Lord Of The Wah
The Lord Of The Wah is a voltage controlled wah-wah module for modular synthesizers.
280,00 € TTC
The Lord Of The Wah is a voltage controlled wah-wah module for modular synthesizers creating a wide panel of sound effects from soft funky to wild acid industrial. As an inductor based filter with a distortion in its feedback loop it can create very rich harmonic content. It can be controlled by voltage, clock pulses, or by its included envelope filter.
The frequency knob sets the resonant frequency spot, as on a classic synth filter. Turning the frequency knob from counter clockwise to clockwise is like moving a wah pedal with the foot from minimum to maximum. We can adjust the Q factor with the corresponding knob.
A wah-wah is a variable bandpass filter, we can use the Lord Of The Wah in its classic Bandpass mode, but a toggle switch gives us the option to get a Highpass and a Lowpass mode to accentuate the bright or low frequencies, the lowpass mode will really boost sub/bass sounds but will be hardly noticeable with high-pitch material.
There are 5 selectable frequency ranges for the bandpass sweep : Soprano, Mezzo, Alto, Tenor and Bass.
The action knob gives the possibility to choose a very deep or softer sweep. When the action is at its deepest position (fully counter-clockwise) it brings awesome harmonic content but when the source is a week signal it can be a bit noisy due to the huge amount of gain in the feedback loop, not an issue at all but something to know, it’s a wild beast to ride.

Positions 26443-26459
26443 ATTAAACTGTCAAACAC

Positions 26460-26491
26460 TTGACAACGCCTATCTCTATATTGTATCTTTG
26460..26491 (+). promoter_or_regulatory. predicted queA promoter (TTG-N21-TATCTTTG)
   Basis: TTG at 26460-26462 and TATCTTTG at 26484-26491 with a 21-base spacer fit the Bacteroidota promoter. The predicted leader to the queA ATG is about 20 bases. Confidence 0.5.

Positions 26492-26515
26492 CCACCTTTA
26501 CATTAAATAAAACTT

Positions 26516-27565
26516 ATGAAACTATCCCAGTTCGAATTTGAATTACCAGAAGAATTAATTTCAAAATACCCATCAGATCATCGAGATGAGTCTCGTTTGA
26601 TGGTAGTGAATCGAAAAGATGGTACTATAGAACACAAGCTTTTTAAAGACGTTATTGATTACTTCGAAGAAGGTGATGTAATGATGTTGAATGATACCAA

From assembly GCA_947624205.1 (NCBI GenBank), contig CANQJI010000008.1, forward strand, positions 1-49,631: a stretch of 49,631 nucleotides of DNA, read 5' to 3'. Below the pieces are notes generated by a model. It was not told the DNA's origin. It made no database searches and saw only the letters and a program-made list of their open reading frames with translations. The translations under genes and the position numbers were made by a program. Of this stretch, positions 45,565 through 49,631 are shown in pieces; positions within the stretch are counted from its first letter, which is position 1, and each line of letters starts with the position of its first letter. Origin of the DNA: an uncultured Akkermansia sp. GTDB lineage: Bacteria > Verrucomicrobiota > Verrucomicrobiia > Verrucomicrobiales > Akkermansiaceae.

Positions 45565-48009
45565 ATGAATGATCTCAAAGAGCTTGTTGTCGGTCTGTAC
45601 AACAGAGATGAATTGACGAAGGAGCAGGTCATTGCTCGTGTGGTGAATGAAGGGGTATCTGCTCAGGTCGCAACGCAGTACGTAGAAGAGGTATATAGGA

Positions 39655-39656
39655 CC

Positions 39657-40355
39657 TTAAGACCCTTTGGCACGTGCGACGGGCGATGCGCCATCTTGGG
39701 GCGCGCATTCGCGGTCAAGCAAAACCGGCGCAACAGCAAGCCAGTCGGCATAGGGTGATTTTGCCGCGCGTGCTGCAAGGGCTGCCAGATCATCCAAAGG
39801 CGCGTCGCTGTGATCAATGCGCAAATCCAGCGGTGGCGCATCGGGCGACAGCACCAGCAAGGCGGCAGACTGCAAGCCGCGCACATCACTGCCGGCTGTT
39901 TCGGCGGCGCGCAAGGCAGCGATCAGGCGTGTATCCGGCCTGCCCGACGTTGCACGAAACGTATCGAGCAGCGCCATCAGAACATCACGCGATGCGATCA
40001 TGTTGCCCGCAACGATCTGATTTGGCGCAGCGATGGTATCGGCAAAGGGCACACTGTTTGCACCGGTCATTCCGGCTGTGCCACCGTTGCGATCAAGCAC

The Gain knob is the secret weapon, you’ll discover how it will bring weird and wild harmonics making your sequence sound like an untamed didgeridoo. The good thing is that this can be voltage controlled by one of the 2 CV inputs.
In addition of the 2 CV inputs, the sweep can be triggered by a gate or trig signal (“clock” input), or by the envelope of the input sound, of course you must plug the LOTW after the VCA to use this internal envelope follower : it’s the “Autowah” knob. All these control voltages (blue knobs) can be gently mixed together. Negative voltages in the CV inputs will provoke glitch, some might like it, but if you want to avoid glitch with a +/-5V LFO plugged into a CV input, just raise the frequency knob between “4” and “5” to raise the offset and it will be fine.
Somehow The LOTW is halfway between a VCF and an effect, this is why it’s also cool to get a bypass switch.
Handmade module, built with high-end, long lasting parts and switches.